Lin is a big fan of DOTA2, the multi-player online battle arena game, and last year, he reportedly made a deal where he would endorse one of the teams, a joint venture of two Chinese companies. He was in Seattle earlier this month for “The International” the Super Bowl of e-sports. His visit was part of a new TV series on TBS called ELEAGUE Road To The International Dota 2 Championships. It aired Friday night.
He also spoke about how the team aspect of e-sports attracted him. “I don’t like individual sports and I don’t like individual games,” Lin said. “I like when you have to work with your teammates, and DOTA puts you in that position where all five of your teammates have to be clicking together in order to win.”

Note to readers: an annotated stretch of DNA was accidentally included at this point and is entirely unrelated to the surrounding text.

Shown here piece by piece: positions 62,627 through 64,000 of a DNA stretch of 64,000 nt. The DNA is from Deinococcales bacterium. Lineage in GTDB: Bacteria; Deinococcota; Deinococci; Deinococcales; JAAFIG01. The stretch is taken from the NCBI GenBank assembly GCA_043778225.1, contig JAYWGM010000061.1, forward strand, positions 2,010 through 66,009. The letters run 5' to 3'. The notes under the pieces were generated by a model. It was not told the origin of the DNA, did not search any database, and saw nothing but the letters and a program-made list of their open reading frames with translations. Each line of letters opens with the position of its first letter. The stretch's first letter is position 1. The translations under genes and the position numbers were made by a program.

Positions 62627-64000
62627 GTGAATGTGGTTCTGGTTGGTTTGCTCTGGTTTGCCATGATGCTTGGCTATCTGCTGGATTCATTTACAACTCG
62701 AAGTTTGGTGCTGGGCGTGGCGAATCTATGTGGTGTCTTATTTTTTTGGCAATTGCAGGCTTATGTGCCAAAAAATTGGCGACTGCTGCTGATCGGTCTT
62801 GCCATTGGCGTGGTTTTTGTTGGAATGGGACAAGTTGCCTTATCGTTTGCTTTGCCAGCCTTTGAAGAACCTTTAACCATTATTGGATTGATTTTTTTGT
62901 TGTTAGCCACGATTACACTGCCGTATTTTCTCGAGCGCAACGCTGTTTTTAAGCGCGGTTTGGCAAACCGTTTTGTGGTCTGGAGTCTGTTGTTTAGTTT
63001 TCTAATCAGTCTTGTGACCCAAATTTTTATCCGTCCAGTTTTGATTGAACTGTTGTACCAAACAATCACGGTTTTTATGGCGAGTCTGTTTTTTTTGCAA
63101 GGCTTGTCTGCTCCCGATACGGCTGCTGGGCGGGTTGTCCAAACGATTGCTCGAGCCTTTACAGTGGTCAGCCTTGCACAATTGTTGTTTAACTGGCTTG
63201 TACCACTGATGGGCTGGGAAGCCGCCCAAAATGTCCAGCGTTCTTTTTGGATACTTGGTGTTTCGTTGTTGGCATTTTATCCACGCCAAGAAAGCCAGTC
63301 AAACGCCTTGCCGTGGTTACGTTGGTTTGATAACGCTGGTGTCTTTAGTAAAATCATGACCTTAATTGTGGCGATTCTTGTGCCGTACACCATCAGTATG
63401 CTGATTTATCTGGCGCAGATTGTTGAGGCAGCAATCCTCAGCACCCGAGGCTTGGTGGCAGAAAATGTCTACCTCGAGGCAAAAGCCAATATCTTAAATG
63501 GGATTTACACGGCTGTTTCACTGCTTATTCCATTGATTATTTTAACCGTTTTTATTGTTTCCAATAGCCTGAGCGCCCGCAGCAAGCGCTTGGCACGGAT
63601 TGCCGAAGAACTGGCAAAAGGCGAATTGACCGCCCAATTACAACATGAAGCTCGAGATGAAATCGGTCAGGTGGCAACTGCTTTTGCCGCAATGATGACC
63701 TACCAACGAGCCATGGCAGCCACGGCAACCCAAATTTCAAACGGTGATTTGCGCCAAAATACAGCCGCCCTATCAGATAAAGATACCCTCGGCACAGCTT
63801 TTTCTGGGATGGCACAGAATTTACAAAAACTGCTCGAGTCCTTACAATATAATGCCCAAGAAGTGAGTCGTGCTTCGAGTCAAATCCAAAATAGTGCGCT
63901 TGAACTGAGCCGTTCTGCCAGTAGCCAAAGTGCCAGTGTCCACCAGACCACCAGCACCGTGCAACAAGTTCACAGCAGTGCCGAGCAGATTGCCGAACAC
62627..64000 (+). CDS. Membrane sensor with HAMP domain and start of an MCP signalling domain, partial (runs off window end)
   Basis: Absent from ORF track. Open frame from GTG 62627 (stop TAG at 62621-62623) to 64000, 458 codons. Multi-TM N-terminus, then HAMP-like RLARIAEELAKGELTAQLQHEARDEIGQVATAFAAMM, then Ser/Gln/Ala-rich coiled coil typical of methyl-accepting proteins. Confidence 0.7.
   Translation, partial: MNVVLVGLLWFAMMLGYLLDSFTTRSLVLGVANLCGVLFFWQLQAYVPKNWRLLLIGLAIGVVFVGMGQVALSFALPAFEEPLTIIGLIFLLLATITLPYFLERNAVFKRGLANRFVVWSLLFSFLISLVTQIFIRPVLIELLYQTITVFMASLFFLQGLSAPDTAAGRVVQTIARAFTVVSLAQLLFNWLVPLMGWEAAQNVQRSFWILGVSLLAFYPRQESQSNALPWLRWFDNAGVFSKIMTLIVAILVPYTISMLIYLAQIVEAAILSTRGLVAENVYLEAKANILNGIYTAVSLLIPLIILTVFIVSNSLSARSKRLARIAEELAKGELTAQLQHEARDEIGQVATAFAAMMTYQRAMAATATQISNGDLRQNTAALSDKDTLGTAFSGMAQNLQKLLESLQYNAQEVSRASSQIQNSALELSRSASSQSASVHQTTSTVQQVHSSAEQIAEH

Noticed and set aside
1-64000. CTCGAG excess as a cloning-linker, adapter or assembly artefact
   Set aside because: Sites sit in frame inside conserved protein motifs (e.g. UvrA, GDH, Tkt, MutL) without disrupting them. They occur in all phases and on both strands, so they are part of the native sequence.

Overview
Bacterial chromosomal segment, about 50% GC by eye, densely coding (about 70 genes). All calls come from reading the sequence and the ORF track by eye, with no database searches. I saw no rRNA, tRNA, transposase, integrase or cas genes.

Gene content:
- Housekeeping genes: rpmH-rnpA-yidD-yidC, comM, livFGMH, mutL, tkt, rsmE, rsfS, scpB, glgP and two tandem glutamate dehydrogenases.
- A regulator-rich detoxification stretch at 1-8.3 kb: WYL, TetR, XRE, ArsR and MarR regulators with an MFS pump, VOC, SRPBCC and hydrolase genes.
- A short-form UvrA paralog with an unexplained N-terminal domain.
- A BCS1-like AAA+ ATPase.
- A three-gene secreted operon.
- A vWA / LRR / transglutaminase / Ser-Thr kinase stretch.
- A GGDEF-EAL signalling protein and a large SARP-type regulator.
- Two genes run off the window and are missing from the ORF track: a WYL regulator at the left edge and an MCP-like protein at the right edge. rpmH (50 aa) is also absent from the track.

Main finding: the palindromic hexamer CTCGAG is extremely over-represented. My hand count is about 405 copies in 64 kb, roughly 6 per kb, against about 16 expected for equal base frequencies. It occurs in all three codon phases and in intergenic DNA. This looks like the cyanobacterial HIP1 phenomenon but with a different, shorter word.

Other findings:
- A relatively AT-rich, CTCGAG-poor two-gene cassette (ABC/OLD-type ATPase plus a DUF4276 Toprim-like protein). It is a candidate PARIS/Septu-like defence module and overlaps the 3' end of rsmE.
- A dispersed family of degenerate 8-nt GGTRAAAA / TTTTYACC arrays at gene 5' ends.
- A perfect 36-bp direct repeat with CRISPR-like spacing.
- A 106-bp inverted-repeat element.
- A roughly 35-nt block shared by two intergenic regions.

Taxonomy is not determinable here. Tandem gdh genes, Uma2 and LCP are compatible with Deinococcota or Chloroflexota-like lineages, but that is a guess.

Magic Johnson: Congrats to my eSports team @Teamliquid, the official 2017 World Champions in @Dota2. What a great victory at #T17 in Seattle! #letsgoliquid
NBA player Steven Adams just got an offer to make big bucks playing another pro sport … ’cause Rick Fox wants the killer Kiwi to join his pro gaming team. Fox is the owner of team Echo Fox, a team that competes in Major League gaming … and when we got him out at LAX and told him Adams is a huge gamer, Rick went all Jerry West. “He’s got time, I’ll talk to him.”